THE BEST Interactive

DuoSkin Smart Tattoos

DuoSkin Smart Tattoos

Engineers from MIT Media Lab and Microsoft Research have developed a method to produce temporary tattoos using thin layers of gold leaf to transform the wearer’s skin into touch-based input devices for controlling devices, a color-changing display, or as an NFC tag.

Mogees Play

Mogees Play

A simplified version of Mogees Pro for a wider audience and educational use. Mogees Play works with three musical apps that help you turn everyday objects into instruments while learning about musical concepts.

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Anki Cozmo Robot

Anki Cozmo Robot

A tiny robot designed to kill you with cuteness, from the guys behind Anki Overdrive. Cozmo uses AI and computer vision to learn to recognize people, interact with its environment, and emote. Plus, its movements were designed by former Pixar animators. Your move, BB-8.

Google Project Bloks

Google Project Bloks

Google’s Project Bloks uses simple, modular blocks to help teach kids the principles of programming – letting them create logic using tangible controls, rather than having to write code. As an open hardware platform, developers can create their own variants.

Dato Duo Synthesizer

Dato Duo Synthesizer

Toon Welling and David Menting designed this plaything which encourages face-to-face interaction, with one person controlling an analog synthesizer, and the other controlling a sequencer on the other side. Its simple enough for kids, but awesome enough for all ages.

Genèse

Genèse

Performance artists U-Machine created this work in which a pole dancer interacts with the geometric images projected on the screen behind her. The result is a live performance that could pass as the opening credit sequence for the next James Bond movie (if it had guns.)

Rock Age Sorting Machine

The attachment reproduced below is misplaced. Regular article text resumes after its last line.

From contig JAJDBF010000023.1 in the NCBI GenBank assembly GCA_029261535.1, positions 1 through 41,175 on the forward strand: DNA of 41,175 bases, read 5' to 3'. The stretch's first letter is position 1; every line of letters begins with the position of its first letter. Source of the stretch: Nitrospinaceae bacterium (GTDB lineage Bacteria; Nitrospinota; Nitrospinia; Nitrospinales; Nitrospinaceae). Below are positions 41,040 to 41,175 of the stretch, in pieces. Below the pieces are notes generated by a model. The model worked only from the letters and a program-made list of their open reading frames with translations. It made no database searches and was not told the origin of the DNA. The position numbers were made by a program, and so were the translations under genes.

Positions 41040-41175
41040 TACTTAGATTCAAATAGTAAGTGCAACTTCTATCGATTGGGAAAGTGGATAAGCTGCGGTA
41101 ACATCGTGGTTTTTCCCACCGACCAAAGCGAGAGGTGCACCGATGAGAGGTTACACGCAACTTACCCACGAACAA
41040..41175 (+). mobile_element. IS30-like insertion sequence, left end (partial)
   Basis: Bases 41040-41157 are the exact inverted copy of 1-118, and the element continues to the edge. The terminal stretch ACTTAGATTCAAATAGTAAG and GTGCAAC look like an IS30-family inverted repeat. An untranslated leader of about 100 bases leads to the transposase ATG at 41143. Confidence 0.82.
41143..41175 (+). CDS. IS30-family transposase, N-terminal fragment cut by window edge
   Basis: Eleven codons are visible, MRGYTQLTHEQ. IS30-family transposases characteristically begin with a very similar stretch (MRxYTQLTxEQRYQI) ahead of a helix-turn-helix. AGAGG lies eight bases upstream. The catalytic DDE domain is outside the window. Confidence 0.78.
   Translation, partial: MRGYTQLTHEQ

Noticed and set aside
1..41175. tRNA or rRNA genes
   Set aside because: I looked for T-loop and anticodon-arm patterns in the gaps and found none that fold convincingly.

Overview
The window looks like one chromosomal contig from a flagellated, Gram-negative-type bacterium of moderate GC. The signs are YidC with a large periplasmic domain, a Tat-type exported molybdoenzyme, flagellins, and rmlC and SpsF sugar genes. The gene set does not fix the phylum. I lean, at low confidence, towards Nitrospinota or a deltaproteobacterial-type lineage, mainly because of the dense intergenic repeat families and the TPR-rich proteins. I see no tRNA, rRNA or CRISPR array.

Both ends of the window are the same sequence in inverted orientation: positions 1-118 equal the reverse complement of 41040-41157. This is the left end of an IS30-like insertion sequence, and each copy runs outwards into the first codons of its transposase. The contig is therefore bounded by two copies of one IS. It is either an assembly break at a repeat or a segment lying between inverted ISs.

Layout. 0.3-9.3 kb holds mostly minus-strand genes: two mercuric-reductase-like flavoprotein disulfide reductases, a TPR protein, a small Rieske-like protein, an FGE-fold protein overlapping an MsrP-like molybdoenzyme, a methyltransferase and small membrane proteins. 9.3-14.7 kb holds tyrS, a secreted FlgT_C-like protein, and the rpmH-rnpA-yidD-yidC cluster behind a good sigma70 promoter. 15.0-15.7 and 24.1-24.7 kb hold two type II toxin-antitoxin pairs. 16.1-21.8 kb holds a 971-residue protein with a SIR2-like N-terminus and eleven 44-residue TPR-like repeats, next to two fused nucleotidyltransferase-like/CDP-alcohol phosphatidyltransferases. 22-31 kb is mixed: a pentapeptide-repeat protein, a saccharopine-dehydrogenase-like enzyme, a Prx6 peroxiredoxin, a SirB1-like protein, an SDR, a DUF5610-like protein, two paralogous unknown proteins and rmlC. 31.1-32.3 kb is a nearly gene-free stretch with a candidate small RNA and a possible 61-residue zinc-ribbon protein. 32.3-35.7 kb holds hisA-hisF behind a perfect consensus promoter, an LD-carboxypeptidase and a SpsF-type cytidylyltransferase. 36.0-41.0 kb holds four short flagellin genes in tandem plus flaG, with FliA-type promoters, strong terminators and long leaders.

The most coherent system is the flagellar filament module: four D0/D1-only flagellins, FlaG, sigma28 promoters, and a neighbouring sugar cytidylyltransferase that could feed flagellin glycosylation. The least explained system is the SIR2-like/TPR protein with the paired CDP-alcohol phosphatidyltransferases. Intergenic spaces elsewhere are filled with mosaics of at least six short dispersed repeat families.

Rock Age Sorting Machine

Artists Prokop Bartoníček & Benjamin Maus created Jller, a fascinating machine that is capable of automatically identifying the geologic age of individual stones, then sorting and organizing them according to their era. Its slow and methodical approach is hypnotic.

Materiable Tactile Display

Materiable Tactile Display

Engineers from the MIT Tangible Media Lab have improved upon their earlier tactile display system, adding the ability to control the perceived amounts of flexibility, elasticity, and viscosity. The result is a display that can feel like a variety of materials, from rubber to water.

Barco Interactive Surface

Barco Interactive Surface

Display technology company Barco demonstrates its a rear-projection video wall, which uses lasers and custom sensors to allow it to detect an unlimited number of touchpoints, and lets users view and interact with content in an expansive virtual desktop.

Everbright

Everbright

Hero Design has created what could best be described as the world’s largest (and best) Lite-Brite. The wall-mounted grid is loaded with RGB LED dots which can be set to any color by simply turning them. Shut up and take our money.

What Do Machines Sing of?

What Do Machines Sing of?

Creative technologist, artist and hacker Martin Backes created this computerized installation which endlessly sings hit ballads from the ’90s, vocalizing the songs with a sort of robo-speak which expresses a tremendous sense of emotion.

Steel Ball Sand Art

Steel Ball Sand Art

In his Sisyphus series, artist Bruce Shapiro creates hypnotic, non-permanent works of art using computer-controlled contraptions which make intricate patterns by rolling a magnetic ball through a tabletop covered with sand.

Namie Amuro: Golden Touch

Namie Amuro: Golden Touch

The music video for J-pop act Namie Amuro asks you to participate with just one simple act – placing your finger in the middle of the screen. The only downside is that you’ll end up with a big greasy fingerprint there by the time it’s over.